Indeed, there is a growing acceptance that human rights, as well as the development and security of all communities, depend on the full participation of women. To borrow from economists’ parlance, violence and discrimination against women are “externalities” that the world can ill-afford. As scholar Devaki Jain has pointed out, the degree and access women have to just development is a measure of “the stage of development of a nation.” It follows that women and their knowledge must be seen as growth agents.
Yet women throughout the world remain amongst the poorest and most marginalized, with limited access to rights, resources and opportunities. They continue to suffer multiple forms of discrimination and endure psychological and physical violence.
Stereotypical attitudes regarding gender roles are deeply rooted in every culture. Sometimes these attitudes entrench ideas of inferiority or superiority of women and men, as well as stereotyped roles for men and women. But, over time, in every culture attitudes and values change and keep changing as equality principles progress. This change must be fostered and sustained. To fully tap into women’s potential, the next decade should be devoted to implementing women’s rights, to finding practical and effective ways to relieve their suffering, but also—and more profoundly—to redress the injustice that hampers, belittles and suppresses their contribution.
States have reiterated such conviction most recently in the course of the UN Durban Review Conference against Racism, Racial Discrimination, Xenophobia and Related Intolerance which took place in Geneva last April. Seven paragraphs of the Outcome Document, the final pronouncement by the 182 Governments that attended the Conference, are devoted to supporting women in the realms of employment, migration, and assistance to victims of violence. Reinforcing the 2001 Durban Declaration and Programme of Action, the Outcome Document also aims to protect women against slavery, bondage and labour exploitation, and against human trafficking and violence.
To implement such an ambitious program, as well as the letter and the spirit of international human rights law, no effort should be spared to persuade countries to live up to their international obligations which enjoin them to repeal laws and stamp out discriminatory customs, harmful practices and prejudices that negate or undermine the achievement of equality between women and men. That is an indispensable starting point for the creation of a level playing field for women and girls required for the achievement of substantive equality. It is also the precondition that underpins women’s empowerment and their enjoyment of human rights.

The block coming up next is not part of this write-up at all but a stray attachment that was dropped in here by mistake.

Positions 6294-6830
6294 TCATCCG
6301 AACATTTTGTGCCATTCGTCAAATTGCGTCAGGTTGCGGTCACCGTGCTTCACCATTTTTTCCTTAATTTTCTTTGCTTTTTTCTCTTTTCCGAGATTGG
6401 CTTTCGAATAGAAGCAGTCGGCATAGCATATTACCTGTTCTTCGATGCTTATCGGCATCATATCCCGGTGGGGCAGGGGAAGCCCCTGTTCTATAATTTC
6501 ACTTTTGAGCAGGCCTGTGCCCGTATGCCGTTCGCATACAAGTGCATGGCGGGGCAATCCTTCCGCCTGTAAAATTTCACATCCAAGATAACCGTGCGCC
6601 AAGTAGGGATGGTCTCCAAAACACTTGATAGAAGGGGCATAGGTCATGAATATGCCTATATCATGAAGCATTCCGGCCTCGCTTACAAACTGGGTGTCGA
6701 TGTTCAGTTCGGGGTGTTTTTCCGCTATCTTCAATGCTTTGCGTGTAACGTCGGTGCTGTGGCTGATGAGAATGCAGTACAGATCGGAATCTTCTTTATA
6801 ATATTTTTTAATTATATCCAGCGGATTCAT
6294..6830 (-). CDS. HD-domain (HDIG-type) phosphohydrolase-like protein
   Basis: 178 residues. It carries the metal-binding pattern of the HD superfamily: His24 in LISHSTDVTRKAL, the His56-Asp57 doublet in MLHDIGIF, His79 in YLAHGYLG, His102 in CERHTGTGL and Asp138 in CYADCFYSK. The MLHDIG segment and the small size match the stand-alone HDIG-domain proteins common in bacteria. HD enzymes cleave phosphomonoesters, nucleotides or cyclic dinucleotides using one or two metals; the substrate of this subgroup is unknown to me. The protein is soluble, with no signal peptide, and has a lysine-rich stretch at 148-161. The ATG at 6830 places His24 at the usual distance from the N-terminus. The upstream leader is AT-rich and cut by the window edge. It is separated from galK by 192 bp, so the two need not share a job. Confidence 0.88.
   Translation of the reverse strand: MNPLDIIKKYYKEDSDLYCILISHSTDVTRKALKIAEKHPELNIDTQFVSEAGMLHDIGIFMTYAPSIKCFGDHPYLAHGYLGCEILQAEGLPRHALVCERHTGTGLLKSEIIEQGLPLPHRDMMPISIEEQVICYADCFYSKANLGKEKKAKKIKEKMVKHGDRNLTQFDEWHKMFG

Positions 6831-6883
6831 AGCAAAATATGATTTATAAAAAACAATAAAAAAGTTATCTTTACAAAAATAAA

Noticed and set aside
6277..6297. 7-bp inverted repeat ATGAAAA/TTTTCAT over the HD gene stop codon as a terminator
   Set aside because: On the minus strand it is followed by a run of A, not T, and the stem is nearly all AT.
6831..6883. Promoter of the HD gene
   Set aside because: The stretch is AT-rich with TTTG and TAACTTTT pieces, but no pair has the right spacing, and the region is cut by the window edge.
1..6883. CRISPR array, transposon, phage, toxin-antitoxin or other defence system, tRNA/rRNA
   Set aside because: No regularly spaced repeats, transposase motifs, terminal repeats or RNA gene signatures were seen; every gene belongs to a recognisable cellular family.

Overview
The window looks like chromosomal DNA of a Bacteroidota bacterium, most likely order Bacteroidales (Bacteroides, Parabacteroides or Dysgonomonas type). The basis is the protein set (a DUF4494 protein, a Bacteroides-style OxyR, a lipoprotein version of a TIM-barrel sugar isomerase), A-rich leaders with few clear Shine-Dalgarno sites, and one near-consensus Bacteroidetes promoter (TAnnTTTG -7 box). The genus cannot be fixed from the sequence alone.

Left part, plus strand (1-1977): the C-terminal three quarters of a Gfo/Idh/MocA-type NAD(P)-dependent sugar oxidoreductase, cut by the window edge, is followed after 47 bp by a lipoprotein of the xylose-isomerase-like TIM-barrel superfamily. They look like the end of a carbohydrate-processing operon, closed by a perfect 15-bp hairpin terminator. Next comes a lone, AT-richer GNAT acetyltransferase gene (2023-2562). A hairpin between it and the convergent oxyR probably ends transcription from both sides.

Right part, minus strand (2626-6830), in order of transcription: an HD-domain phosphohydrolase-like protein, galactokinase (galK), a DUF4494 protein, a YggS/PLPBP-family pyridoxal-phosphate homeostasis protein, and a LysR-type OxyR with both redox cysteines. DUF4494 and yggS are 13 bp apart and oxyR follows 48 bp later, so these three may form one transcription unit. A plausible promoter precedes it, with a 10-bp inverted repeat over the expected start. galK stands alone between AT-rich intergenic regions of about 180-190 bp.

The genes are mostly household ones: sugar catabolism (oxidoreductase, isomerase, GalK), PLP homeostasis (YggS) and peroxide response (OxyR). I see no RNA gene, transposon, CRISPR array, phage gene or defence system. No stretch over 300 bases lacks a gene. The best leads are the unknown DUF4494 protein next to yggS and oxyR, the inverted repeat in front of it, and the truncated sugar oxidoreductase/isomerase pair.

The realisation of women’s rights is predicated on the removal of all factors that hold women back, frustrate their resourcefulness, and curtail their access to a fair share of the common wealth.
It requires women’s active participation in public life, their freedom of expression, association and movement, as well as the enjoyment of their rights to education, adequate food and housing, and the highest attainable standard of health, including reproductive health. It demands firm communal commitments to defeating fear and want.
Women’s human rights and entitlements must be ultimately locked into national policies fostering self-help, opportunities, and solidarity. In this context, absorbing international standards into domestic law and enforcing them is of paramount importance. This adherence is indispensable to achieve women’s equality in law.
I am very pleased to acknowledge that where CEDAW is concerned, 186 States are now party to this treaty, of which 97 are party to its Optional Protocol. South Africa is among them.
International human rights treaties prohibit discrimination on the basis of sex and include guarantees to ensure that women and men enjoy their civil, cultural, economic, political and social rights on a basis of equality. Despite this prescription, global and national realities indicate that there is a wide gulf between international legal obligations and their implementation.
In 2005, the Commission on the Status of Women conducted a review of the commitments undertaken by Governments at the Fourth World Conference on Women in Beijing ten years earlier. It concluded that “legislative and regulatory gaps, as well as lack of implementation and enforcement of legislation and regulations, perpetuate de jure as well as de facto inequality and discrimination.” Simply put, this means that women did not enjoy human rights on the basis of equality with men.
Inequality in the law exists in all regions of the world and in all legal traditions. In some countries married women are forbidden from keeping their own names or passing their nationality on to their children. Their right to own land or inherit property may be limited, and their rights in marriage and divorce law are subjugated to the legal rights of their husbands. In other States, women do not have freedom of movement, and must be accompanied by male guardians. Their educational and employment prospects are heavily circumscribed, and they may be excluded from public office.